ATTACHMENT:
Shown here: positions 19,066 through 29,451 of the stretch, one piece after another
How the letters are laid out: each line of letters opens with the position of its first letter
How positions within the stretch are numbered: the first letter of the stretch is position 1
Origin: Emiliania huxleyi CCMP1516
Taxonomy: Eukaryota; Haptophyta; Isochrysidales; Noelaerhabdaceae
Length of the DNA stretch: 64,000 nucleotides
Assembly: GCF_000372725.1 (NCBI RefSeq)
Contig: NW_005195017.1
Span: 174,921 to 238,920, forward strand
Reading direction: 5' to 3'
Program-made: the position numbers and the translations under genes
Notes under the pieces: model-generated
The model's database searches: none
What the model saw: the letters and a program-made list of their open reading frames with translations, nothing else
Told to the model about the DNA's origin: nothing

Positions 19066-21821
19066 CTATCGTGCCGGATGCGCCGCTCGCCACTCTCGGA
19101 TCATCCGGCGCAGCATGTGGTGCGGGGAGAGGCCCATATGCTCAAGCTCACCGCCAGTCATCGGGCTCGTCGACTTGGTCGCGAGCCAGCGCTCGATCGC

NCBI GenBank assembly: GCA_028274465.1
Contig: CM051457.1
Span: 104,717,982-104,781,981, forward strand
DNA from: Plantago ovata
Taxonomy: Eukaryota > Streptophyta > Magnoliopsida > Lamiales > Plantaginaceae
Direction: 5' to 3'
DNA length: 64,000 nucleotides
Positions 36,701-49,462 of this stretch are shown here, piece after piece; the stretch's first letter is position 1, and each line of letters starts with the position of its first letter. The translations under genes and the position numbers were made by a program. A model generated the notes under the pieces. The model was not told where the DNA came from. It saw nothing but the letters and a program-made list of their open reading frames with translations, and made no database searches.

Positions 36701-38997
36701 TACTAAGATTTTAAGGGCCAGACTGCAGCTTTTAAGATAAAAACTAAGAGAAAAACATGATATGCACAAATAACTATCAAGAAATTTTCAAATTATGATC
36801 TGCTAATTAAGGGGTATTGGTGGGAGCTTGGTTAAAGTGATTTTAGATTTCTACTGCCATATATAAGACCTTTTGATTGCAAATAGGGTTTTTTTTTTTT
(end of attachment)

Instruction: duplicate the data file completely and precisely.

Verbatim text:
Shown here: positions 19,066 through 29,451 of the stretch, one piece after another
How the letters are laid out: each line of letters opens with the position of its first letter
How positions within the stretch are numbered: the first letter of the stretch is position 1
Origin: Emiliania huxleyi CCMP1516
Taxonomy: Eukaryota; Haptophyta; Isochrysidales; Noelaerhabdaceae
Length of the DNA stretch: 64,000 nucleotides
Assembly: GCF_000372725.1 (NCBI RefSeq)
Contig: NW_005195017.1
Span: 174,921 to 238,920, forward strand
Reading direction: 5' to 3'
Program-made: the position numbers and the translations under genes
Notes under the pieces: model-generated
The model's database searches: none
What the model saw: the letters and a program-made list of their open reading frames with translations, nothing else
Told to the model about the DNA's origin: nothing

Positions 19066-21821
19066 CTATCGTGCCGGATGCGCCGCTCGCCACTCTCGGA
19101 TCATCCGGCGCAGCATGTGGTGCGGGGAGAGGCCCATATGCTCAAGCTCACCGCCAGTCATCGGGCTCGTCGACTTGGTCGCGAGCCAGCGCTCGATCGC

NCBI GenBank assembly: GCA_028274465.1
Contig: CM051457.1
Span: 104,717,982-104,781,981, forward strand
DNA from: Plantago ovata
Taxonomy: Eukaryota > Streptophyta > Magnoliopsida > Lamiales > Plantaginaceae
Direction: 5' to 3'
DNA length: 64,000 nucleotides
Positions 36,701-49,462 of this stretch are shown here, piece after piece; the stretch's first letter is position 1, and each line of letters starts with the position of its first letter. The translations under genes and the position numbers were made by a program. A model generated the notes under the pieces. The model was not told where the DNA came from. It saw nothing but the letters and a program-made list of their open reading frames with translations, and made no database searches.

Positions 36701-38997
36701 TACTAAGATTTTAAGGGCCAGACTGCAGCTTTTAAGATAAAAACTAAGAGAAAAACATGATATGCACAAATAACTATCAAGAAATTTTCAAATTATGATC
36801 TGCTAATTAAGGGGTATTGGTGGGAGCTTGGTTAAAGTGATTTTAGATTTCTACTGCCATATATAAGACCTTTTGATTGCAAATAGGGTTTTTTTTTTTT